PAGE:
More than 2 1/2 tons of cocaine was seized last week in the eastern Pacific Ocean by the crew of the Charleston-based Coast Guard cutter Dallas, officials said Friday.
The estimated 5,250 pounds of cocaine was confiscated aboard an 82-foot fishing vessel flying the Mexican flag in international waters south of Panama, officials said.
The drugs were discovered concealed in a hidden compartment built into the boat's fuel tanks, the Coast Guard said.
The advanced method of concealment required a detailed search of the vessel that lasted three days and included shifting the vessel's fuel load to identify the hidden compartment, officials said.
The operation was conducted under the authority and jurisdiction of Mexico.
The Mexican Navy subsequently dispatched a vessel to take custody of the boat, contraband and crew, all of whom are Mexican nationals, officials said.
"This seizure is an example of the cooperation and collaboration between the U.S. and Mexico, as both nations work together to combat illicit drug trafficking," said Lt. Cmdr. Rick Foster, spokesman for the Eleventh Coast Guard District in Alameda, Calif.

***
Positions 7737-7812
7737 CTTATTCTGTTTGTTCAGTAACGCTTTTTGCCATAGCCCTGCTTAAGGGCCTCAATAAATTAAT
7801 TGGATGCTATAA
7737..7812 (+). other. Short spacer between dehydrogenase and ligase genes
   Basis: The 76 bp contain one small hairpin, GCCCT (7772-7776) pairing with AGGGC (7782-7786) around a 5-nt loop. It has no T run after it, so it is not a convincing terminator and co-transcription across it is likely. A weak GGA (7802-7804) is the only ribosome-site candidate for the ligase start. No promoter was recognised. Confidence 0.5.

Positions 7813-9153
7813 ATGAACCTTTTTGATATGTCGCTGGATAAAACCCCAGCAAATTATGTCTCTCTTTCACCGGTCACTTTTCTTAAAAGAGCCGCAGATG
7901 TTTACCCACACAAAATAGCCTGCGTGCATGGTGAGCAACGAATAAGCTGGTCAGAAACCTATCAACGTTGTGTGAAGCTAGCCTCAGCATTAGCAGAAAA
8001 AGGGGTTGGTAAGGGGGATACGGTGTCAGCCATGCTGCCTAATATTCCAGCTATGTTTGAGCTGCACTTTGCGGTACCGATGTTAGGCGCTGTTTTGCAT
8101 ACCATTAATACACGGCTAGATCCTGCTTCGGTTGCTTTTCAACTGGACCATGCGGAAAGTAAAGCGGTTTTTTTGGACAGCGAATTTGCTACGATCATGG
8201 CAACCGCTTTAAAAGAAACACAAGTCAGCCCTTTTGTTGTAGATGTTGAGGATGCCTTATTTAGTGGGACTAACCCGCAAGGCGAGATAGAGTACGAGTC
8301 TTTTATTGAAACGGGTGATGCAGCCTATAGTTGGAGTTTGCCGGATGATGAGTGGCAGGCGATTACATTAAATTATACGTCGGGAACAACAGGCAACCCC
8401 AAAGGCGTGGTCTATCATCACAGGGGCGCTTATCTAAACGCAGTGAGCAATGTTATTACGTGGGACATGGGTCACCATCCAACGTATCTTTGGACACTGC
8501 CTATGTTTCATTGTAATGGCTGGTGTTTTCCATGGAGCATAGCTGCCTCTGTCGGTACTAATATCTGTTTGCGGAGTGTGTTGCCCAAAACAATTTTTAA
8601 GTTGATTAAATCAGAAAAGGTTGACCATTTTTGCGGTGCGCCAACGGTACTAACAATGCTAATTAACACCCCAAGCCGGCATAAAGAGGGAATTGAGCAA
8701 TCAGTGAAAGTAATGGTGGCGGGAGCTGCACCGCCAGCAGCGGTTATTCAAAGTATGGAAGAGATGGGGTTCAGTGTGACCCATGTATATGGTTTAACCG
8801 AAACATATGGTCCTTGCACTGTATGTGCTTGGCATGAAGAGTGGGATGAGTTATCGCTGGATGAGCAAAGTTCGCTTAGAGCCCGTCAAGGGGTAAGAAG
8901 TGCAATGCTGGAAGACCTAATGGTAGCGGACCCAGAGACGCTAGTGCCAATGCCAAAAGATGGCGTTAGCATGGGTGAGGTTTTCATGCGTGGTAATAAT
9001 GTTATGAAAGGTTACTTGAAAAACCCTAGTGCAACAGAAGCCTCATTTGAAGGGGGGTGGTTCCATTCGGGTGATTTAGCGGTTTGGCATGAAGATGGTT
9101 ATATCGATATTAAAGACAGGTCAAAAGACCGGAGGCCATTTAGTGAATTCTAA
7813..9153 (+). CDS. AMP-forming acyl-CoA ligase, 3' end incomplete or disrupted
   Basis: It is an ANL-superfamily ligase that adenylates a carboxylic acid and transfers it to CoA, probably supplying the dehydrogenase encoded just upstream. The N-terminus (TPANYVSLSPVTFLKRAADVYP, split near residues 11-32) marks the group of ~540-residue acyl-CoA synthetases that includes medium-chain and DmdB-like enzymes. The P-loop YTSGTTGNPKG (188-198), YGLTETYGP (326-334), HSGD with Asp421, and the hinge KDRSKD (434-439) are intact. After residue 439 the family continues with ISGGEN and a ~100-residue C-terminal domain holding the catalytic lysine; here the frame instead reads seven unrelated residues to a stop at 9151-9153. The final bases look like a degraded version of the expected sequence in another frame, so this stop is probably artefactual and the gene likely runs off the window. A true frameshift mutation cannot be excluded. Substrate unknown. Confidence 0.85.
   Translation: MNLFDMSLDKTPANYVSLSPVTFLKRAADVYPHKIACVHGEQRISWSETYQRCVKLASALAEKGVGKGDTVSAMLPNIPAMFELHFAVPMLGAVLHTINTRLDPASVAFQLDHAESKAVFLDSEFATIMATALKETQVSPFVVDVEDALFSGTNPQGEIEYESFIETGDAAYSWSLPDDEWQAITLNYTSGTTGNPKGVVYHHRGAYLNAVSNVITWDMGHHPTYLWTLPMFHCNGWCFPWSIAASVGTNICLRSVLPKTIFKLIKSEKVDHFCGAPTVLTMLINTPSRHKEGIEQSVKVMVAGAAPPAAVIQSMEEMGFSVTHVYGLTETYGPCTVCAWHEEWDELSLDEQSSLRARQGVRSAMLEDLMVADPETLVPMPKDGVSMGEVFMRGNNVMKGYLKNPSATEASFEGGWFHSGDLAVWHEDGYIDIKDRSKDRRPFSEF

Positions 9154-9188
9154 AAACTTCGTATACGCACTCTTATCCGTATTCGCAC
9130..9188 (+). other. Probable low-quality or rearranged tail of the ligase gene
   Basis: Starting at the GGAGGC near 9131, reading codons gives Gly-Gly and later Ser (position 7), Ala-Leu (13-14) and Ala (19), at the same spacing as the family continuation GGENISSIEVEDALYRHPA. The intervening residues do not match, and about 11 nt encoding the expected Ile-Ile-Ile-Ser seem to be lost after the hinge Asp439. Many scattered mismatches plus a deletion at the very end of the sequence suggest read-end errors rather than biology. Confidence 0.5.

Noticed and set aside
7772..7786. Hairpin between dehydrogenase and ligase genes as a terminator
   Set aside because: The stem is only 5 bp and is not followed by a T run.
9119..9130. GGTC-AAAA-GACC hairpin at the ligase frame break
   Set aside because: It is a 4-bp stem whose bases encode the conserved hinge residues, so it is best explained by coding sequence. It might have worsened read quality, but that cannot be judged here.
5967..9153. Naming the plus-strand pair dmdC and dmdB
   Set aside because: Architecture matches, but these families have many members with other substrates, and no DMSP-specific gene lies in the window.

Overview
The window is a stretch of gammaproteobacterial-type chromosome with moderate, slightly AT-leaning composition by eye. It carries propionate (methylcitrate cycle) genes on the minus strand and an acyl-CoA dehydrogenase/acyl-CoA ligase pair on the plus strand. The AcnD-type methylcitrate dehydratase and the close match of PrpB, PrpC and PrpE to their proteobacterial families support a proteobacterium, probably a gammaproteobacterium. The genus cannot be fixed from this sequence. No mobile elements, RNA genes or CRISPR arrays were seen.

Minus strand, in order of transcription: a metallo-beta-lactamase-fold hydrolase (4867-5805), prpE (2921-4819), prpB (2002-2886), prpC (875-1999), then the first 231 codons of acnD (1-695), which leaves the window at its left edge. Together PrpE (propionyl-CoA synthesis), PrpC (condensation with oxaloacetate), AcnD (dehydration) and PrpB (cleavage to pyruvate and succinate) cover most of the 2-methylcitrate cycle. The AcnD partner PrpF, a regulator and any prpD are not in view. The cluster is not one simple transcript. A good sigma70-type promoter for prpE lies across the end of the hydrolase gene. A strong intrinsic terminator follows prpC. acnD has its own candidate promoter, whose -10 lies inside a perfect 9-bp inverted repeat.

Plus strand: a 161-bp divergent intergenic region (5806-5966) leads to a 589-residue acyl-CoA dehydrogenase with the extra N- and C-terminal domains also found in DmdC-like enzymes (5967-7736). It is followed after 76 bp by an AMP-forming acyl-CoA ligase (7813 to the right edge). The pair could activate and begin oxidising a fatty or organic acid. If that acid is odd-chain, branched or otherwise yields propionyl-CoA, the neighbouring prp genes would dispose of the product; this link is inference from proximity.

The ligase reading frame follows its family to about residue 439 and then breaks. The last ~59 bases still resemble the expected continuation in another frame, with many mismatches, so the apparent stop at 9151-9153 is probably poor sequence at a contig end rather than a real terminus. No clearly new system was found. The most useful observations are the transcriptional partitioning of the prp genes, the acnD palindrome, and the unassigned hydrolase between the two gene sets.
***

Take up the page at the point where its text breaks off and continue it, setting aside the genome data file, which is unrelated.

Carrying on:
The Dallas has a crew of 167 who carry out homeland security, search and rescue and law enforcement missions from New England to Central and South America.
In February the 378-foot Dallas left Charleston for Port-au-Prince, Haiti, where it joined the global humanitarian relief effort after an earthquake rocked the island, killing more than 200,000 people.
When Russia invaded the country of Georgia in 2008, the Dallas was the first ship to bring in humanitarian supplies.
Last year, the cutters Dallas and Gallatin moved to Detyens Shipyards on the Cooper River for up to $15 million in repairs. Though designed to last 25 years, both ships entered service more than 40 years ago.
Officials noticed problems with the Gallatin after it finished a counter-drug patrol off the coast of Colombia. The Dallas returned from deployment in Africa, the Mediterranean and the Black Sea looking even worse.
Holes from corrosion let water seep into compartments over the years, wearing down major structural components of the ships.
The cutters also need mechanical repairs to piping and ventilation systems, antennae and weapons systems.
The improvements could tack another decade onto the cutters' service lives, officials said.